Now that Lent is over and Catholics can eat meat again, time to feast on some scrumptious burger steak!
If you’ve ever watched foreign films, you know that certain countries are known for certain genres. The French have their charming comedies; the Americans their special effects and explosions. The Indians have everything (believe it or not, India is currently the largest producer of feature films in the world), and while most East Asian countries have plenty of romantic movies, you still have lots of variety with the popularity of Hong Kong’s action-comedy, Korea’s horror films and Japan’s dramatic tearjerkers. In the Philippines, though, it seems that it’s all about the romance, which isn’t surprising given the Filipinos love for…love!
To help you blend in on this Valentine’s Day, I thought I’d leave you with a list of romantic phrases you can say in Tagalog, so you won’t miss a beat next time you happen to be in this part of the world.
Key Romantic Phrases in Tagalog
“I love you” “Mahal kita”
“I like you” (as in crush) “May gusto ako sa iyo”
“May I date you?” “Puwede ba kitang ligawan?”
“I want to marry you” “Gusto na kitang pakasalan”
“Will you marry me?” “Tatanggapin mo ba ang alay kong pakasalan kita?”
This space is dedicated to uncovering the culture of the Philippines, and as such, one must talk about music and romance. I thought I’d share this video–one of the more popular songs in the Philippines in the past few years–by Krizza Neri. She recently won a reality singing contest (“Protege: The Battle for the Big Break”), and this is among her first singles. If I have ever heard a song-video combination that exemplifies the musical culture of a place (in so many ways), this is it for the Philippines!
Catholic or Muslim, rich or poor, tall or short, or light-skinned or Moreno-skinned, there is one thing virtually all Filipino households have in common: A home karaoke machine.
Often regarded as the most musical country in Asia, it seems as though everyone here likes to sing (that doesn’t mean everyone is good at it, by the way). That isn’t surprising given how happy and festive Filipinos are generally known for being. As Filipinos are also known for their collectivism, karaoke is a perfect activity to be shared amongst family and friends. It doesn’t matter if you can sing or not—what is important are the bonds that are formed and the laughs that are shared.
While the origins of karaoke are still debated today (some argue that it came from the Philippines, others that it came from Japan), there is no question that home karaoke systems are an essential staple in Filipino culture. Japan, and even more so Korea, have karaoke bars lining the streets of any nightlife area, but here it is more a form of home entertainment. You’ll have a hard time finding any home gathering of a group of Filipinos anywhere in the world that doesn’t feature karaoke, which should leave you entertained into the early morning hours.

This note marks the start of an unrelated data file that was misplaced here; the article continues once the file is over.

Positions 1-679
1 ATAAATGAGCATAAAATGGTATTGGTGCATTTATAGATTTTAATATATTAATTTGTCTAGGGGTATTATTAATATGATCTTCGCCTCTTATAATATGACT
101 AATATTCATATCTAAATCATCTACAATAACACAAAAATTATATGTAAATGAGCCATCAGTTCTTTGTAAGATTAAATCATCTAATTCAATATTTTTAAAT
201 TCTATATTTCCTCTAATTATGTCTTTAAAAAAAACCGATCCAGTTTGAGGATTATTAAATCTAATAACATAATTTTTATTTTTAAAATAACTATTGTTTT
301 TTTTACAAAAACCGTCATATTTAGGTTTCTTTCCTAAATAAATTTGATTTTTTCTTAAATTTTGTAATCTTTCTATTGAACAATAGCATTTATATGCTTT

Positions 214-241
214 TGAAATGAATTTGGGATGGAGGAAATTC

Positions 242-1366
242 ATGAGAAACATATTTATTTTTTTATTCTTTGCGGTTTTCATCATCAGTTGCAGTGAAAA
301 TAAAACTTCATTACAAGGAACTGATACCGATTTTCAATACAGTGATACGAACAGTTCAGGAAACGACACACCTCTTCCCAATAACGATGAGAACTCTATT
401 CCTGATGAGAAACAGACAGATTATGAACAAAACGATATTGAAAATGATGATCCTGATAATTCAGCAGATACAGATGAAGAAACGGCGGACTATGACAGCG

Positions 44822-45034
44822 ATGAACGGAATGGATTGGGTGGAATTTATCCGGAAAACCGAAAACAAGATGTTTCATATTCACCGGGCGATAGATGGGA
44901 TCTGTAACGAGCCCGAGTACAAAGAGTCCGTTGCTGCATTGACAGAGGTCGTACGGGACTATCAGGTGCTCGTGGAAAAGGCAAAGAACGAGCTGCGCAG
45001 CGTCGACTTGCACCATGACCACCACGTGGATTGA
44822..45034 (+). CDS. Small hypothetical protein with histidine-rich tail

If you’ve ever been to the newly sprung up, modern cities of the Middle East, it is no secret that Filipinos make up a huge part of today’s culture there. It seems that every hotel in Abu Dhabi, Doha or Dubai are staffed with Filipinos, working diligently and bringing their natural hospitality abroad. It is a win-win for everyone—the hotels get naturally hard-working, hospitable workers who speak English at a native level, while the staff have opportunities to earn salaries that they wouldn’t back home. Filipinos working in other industries flock to the Middle East as well—oil and gas being a major one.
Given the influx of Filipinos in that part of the world, it is not surprising that some aspects of the modern-day Middle Eastern culture would make their way to the Philippines as well—airplanes fly in both directions, after all. But on a recent visit to Manila, I was saddened by one particular element that seemed to be springing up—the idea of smoke-and-mirrors culture.
While the Middle East has a long and storied history as a trading post, today much of it has been reinvented into a playground for the rich. Oil money flows freely, and developers race to build the tallest, shiniest, sleekest, fanciest office and residential spaces they can dream up. In trying to attract buyers and wow the rich, there is little consideration given to historical context or the surrounding environment. And while there is some history there—there is not much else. Dubai was built on a sand dune, just the way Las Vegas was 60 years earlier in the Western United States.
The Philippines, however, is not the Middle East. It is full of a rich cultural heritage that is preserved today, a spiritual and energetic people who carry their flag proudly. Physically, it is a lush, green, fertile land that some of the world’s most exotic and unique species call home. There is no need to create something artifical, tall, shiny, sleep and fancy here—because the natural beauty is strong to begin with.
And yet, one of the developments I saw being sold was called “The Venice Residences”—something seemingly straight out of Dubai. Little homes built on the banks of a fake waterway, complete with verandas and gondoliers. And in my estimation, something so tackily forced in hopes of raising the real estate price tag.